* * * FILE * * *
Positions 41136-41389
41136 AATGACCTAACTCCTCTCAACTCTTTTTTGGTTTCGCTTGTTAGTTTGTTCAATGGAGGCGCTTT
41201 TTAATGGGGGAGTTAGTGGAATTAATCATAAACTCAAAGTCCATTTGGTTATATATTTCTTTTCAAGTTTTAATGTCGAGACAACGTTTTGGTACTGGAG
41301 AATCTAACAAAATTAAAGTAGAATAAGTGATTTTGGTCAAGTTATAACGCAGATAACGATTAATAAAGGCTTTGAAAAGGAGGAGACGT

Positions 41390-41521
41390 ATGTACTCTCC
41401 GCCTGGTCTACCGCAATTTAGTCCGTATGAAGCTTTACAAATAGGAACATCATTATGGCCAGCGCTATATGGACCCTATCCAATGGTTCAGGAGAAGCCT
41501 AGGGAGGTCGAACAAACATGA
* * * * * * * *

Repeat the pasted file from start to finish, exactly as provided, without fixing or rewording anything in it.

Positions 41136-41389
41136 AATGACCTAACTCCTCTCAACTCTTTTTTGGTTTCGCTTGTTAGTTTGTTCAATGGAGGCGCTTT
41201 TTAATGGGGGAGTTAGTGGAATTAATCATAAACTCAAAGTCCATTTGGTTATATATTTCTTTTCAAGTTTTAATGTCGAGACAACGTTTTGGTACTGGAG
41301 AATCTAACAAAATTAAAGTAGAATAAGTGATTTTGGTCAAGTTATAACGCAGATAACGATTAATAAAGGCTTTGAAAAGGAGGAGACGT

Positions 41390-41521
41390 ATGTACTCTCC
41401 GCCTGGTCTACCGCAATTTAGTCCGTATGAAGCTTTACAAATAGGAACATCATTATGGCCAGCGCTATATGGACCCTATCCAATGGTTCAGGAGAAGCCT
41501 AGGGAGGTCGAACAAACATGA